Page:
When it comes to institutions aligned with evangelical progressivism it is not as easy to say “there it is” but when it comes to people, one can point directly at Jim Wallis. While I’m not convinced many Christians who seek to influence the state have an explicit teleology, an activist commitment to influence forms the heart of both the evangelical right and evangelical left. (By teleology I mean to ask this question: What will happen if they “win” the influence? Will it turn into a kind of Constantinianism? Or is there an unexpressed assumption that they won’t win? Or is the influence so blandly secular and social that Constantinianism will never raise its head?)
Regardless, at the heart of the evangelical progressive movement, as Brantley W. Gasaway makes abundantly clear in his book Progressive Evangelicals and the Pursuit of Social Justice, are some names and some “institutions”: Ron Sider, Jim Wallis, John Alexander along with The Other Side, Evangelicals for Social Action and Sojourners (formerly The Post-American). And what made this heart pump was what Gasaway calls “A Public Theology of Community.” In today’s post I want to draw attention to this excellent chapter in his study and to its major themes; it seems to this non expert that this construction is a distinct contribution to the entire discussion of evangelical public activism. Here we get a full orbed vision of a public theology … formed, as it were, on the back of Israel’s story. Gasaway is a professor at Bucknell University, and his book complements the exceptional study of David Swartz called The Moral Minority (blogged about on this blog here and here).
The former fascination with the fundamentalist side of evangelicalism is giving way these days to careful analyses of the progressive side.
Here is Gasaway’s opening summary of a public theology of community, which I have reformatted into numbers to make it easier to read:
That is, based upon perceived rights and responsibilities that flow out of humans’ communal nature, they developed a set of theological convictions about public affairs and politics that shaped their efforts to promote a just society.
1. God’s creation of each individual gives all people essential sanctity and equality, leaders believed, and thus social conditions and public policies must ensure individual rights and liberties.
2. But God also creates people as interdependent communal beings, linked as neighbors with reciprocal responsibilities for each other’s welfare and the common good.
3. Evangelical progressives argued that such responsibilities extend beyond the personal to the public sphere, as political policies codify these obligations and coordinate collective social programs.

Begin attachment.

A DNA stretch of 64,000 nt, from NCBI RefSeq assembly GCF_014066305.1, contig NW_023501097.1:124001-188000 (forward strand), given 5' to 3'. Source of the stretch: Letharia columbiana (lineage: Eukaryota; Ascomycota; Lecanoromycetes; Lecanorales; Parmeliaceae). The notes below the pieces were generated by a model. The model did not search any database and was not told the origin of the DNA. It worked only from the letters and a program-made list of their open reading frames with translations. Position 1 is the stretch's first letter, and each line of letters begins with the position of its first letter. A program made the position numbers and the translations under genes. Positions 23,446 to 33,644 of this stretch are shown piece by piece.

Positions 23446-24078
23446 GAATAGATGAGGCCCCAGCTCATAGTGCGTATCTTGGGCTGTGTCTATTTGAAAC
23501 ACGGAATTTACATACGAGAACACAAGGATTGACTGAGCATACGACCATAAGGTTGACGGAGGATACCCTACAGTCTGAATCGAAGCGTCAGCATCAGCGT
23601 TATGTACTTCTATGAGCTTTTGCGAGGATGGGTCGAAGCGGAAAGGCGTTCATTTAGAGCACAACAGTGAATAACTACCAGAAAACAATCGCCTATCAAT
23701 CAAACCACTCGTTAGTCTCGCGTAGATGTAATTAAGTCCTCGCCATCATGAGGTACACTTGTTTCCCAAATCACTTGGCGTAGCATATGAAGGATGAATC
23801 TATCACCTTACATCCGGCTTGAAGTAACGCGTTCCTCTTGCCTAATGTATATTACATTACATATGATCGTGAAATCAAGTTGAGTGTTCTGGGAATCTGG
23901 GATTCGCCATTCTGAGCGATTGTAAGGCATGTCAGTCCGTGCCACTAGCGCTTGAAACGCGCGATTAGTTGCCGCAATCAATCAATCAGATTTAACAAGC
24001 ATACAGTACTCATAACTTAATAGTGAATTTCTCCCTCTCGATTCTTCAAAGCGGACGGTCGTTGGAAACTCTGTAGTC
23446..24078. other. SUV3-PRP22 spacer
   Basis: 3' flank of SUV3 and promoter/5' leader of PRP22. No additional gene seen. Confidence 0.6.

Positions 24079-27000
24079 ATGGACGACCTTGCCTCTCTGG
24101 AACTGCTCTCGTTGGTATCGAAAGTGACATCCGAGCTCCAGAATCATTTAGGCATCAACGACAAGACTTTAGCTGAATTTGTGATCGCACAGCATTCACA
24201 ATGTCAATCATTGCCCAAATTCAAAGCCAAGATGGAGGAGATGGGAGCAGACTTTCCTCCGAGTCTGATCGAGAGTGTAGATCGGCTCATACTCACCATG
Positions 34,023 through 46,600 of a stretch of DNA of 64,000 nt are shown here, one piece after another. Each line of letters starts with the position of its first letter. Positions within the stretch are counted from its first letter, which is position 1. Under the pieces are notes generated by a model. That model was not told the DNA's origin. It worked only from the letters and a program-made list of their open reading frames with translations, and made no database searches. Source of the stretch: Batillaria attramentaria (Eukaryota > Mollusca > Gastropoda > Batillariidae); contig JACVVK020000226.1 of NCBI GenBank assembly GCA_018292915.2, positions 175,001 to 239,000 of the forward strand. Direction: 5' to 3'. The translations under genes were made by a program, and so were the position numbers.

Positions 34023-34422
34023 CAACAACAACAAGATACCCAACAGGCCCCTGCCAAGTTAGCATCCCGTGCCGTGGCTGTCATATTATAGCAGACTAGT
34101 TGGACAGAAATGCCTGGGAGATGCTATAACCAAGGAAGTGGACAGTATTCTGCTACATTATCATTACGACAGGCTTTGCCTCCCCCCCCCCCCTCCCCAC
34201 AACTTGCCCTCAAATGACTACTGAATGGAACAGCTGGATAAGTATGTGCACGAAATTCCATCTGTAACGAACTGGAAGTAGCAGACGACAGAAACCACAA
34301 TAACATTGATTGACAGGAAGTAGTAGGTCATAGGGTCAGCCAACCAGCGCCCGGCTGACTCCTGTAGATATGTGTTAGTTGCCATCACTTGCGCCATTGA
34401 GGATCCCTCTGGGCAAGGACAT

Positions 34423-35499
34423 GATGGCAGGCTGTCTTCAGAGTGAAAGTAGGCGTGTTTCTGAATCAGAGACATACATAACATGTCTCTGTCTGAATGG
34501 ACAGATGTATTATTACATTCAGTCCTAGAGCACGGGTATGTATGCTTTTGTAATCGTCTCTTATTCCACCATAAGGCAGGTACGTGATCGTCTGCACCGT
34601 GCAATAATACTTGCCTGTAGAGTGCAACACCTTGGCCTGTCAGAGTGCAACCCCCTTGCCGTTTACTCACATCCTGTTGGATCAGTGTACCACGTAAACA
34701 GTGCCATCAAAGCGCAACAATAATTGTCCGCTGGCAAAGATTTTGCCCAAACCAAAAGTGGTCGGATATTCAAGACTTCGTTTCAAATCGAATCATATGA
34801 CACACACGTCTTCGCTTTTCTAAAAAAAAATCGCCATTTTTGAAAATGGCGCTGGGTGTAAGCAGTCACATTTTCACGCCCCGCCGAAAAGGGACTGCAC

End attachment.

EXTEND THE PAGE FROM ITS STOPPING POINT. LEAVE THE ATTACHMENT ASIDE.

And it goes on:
4. Because social justice provides the vital framework for balancing individual rights and the common good, leaders regarded it as the highest ideal of public life.
5. They insisted that the biblical vision for social justice requires substantively equal opportunities that depend upon the equitable distribution of socioeconomic resources.
6. Because the state acts as the organized political community, progressive evangelical leaders concluded, the government should foster social justice by promoting policies of distributive justice (54).
As such, progressive evangelicals opposed radical individualism in favor of a communal life and efforts for the common good as they also opposed the suppression of Christian voices in the public sector. They offered instead a Christian progressive alternative. Further, they were activists not political theorists.
1. It is a public theology: that is, it is biblical and theological and then extended into the public sector through political means. For both Wallis and Sider there is an unabashed commitment to Scripture norms.
2. The image of God is important and links all humans beings under God’s design. This forms a theology of rights of life and freedom, etc. Image of God, too, forms a basis of equality. This, too, forms the core of why humans are to live in community and to strive for the common good. Such commitments constrain individualism.
3. This leads Gasaway to a sketch of the social justice aims of progressive evangelicals. It is not partisan politics but justice that forms the aim. This involves materials and resources for all on a just basis: food, productive assets, private property, health care, education, and employment (Sider’s list, p. 62). That is, they fight for formal and substantive equality. Hence, distributive justice emerges early in this orientation. Very importantly, the progressive evangelicals then develop a strong sense of the state as the agent of justice. They opposed both totalitarianism and libertarianism.
4. They also opposed dimensions of liberalism, in particular, the elevation of rights and freedoms at the expense of the common good and the suppression of the religious voice.
My question is always the same for this kind of social activism — whether it is Kuyperian or Niebuhrian — is Where is the church as a politic? Behind that question is this hermeneutical one: How can one move from what is said for Israel or for the church to “for the USA”?